The switch to chain drive significantly reduces the F430’s maintenance cost compared with previous V8 models.
The F430 engine is a little over 4.3 liters and produces around 490 hp. The F430 GTC races in the 3.8–4.0 liter class, so the GTC engine is built in a 4-liter configuration. The GTC engine features different pistons, rods, crankshaft and heads. They also have a mandated air-intake restrictor, which strangles the horsepower down to 445 hp.
Design magic counters the lost horsepower with significantly improved torque. The huge torque combined with the lower weight of the GTC chassis makes the GTC what SCM scribe Thor Thorson would call weapons-grade machinery.
Ferrari’s Corse Clienti department developed the F430 GTC with input from Ferrari’s GT racing partner, Michelotto. The F430 GTCs were designed for the GT2 class of the American Le Mans and FIA GT2 Championship.
F430 GTCs start as a standard F430 body shell that is custom built to exploit any unfair advantage that can be found in the homologation rulebook. Besides the engine modification, the weight is shaved to the legal minimum, the suspension and brakes are optimized, and the gearbox is changed to a sequential-shifting Hewland unit.
The F430 GTC was so good that they won FIA GT and ALMS class championships. Important class wins include the 2008 and 2009 24 hours of Le Mans, the 2008 and 2009 Petit Le Mans, and the 2007, 2009, and 2010 Sebring 12-hour races.
Race provenance — and victories
BMS Scuderia Italia SpA campaigned our subject car. BMS was founded by Italian industrialist — think train rails — Giuseppe Lucchini. Lucchini has deep roots in serious racing, including backing the Dallera Formula One effort. BMS has good friends at Ferrari from having raced a Ferrari-powered F1 car, a 333 SP, a Competition 550 Maranello, a 360 GTC and this F430 GTC. They are a highly respected and successful team with many championships.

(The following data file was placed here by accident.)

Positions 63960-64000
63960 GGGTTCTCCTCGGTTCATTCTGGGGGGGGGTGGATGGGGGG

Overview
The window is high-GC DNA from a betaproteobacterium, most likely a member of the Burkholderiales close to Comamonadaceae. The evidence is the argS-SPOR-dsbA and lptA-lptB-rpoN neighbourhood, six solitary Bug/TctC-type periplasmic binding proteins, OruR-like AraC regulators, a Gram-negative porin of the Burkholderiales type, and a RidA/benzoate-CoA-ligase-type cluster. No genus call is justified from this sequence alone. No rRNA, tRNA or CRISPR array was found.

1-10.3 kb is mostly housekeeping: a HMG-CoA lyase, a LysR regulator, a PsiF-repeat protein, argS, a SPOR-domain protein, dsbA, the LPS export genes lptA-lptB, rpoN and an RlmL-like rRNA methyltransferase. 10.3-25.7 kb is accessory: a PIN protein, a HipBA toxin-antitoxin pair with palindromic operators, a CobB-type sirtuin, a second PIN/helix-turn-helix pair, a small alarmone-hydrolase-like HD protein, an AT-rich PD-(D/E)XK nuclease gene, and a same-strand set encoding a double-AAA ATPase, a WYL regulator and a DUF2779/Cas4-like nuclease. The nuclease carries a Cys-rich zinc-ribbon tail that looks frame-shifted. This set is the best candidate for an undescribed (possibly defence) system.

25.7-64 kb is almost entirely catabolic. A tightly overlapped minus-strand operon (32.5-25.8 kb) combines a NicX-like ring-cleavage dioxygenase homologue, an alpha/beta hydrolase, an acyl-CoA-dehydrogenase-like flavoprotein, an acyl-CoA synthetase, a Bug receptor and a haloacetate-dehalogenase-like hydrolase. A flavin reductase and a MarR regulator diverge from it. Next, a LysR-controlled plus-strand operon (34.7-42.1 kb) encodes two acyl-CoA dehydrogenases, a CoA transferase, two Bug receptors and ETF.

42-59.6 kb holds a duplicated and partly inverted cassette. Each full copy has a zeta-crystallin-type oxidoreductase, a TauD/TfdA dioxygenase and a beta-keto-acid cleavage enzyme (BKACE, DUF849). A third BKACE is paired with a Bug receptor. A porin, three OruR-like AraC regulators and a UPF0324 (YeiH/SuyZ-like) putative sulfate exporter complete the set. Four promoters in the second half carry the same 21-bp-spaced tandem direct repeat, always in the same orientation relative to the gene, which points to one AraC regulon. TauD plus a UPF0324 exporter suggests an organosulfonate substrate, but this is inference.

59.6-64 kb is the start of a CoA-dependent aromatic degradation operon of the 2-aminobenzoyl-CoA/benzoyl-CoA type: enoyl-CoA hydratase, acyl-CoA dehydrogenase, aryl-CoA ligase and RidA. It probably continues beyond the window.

Chassis 2616’s claim to fame comes from a 2008 class win at the 2008 24 Hours of Spa, a particularly grueling race through the Belgium countryside. A 2nd in class at Le Mans, other impressive results, and a BMS history makes this car one of the most collectible of the F430 GTCs.
Is the F430 GTC the next 250 GTO?
Valuing a race car is not an easy job. A complex stew of race results of the model, race results of the particular car, the former stable of the car, the former drivers of the car, the condition of the car — and even the sales venue — all figure in determining value.
RM Sotheby’s estimated chassis 2616 would sell in the roughly $320,000–$425,000 range, and they weren’t off by much. In comparison, a Sebring- and Petit Le Mans-winning F430 GTC that also got a 3rd in class at Le Mans is on the market in the U.S. in the high $500,000s.
Will the F430 GTC be the next GTO? Some modern race cars will certainly become quite valuable, but I wouldn’t bet big on a GTC.
Most of the big-dollar race cars are dual-purpose GT cars. The owners can take them on tours or drive them around the block. Like a retired Formula One car, no one’s taking a F430 GTC on the Colorado Grand. Limited use equals limited value, so unless a former driver turns out to be the next Stirling Moss, the seller got a good price. ♦
(Introductory description courtesy of RM Sotheby’s.)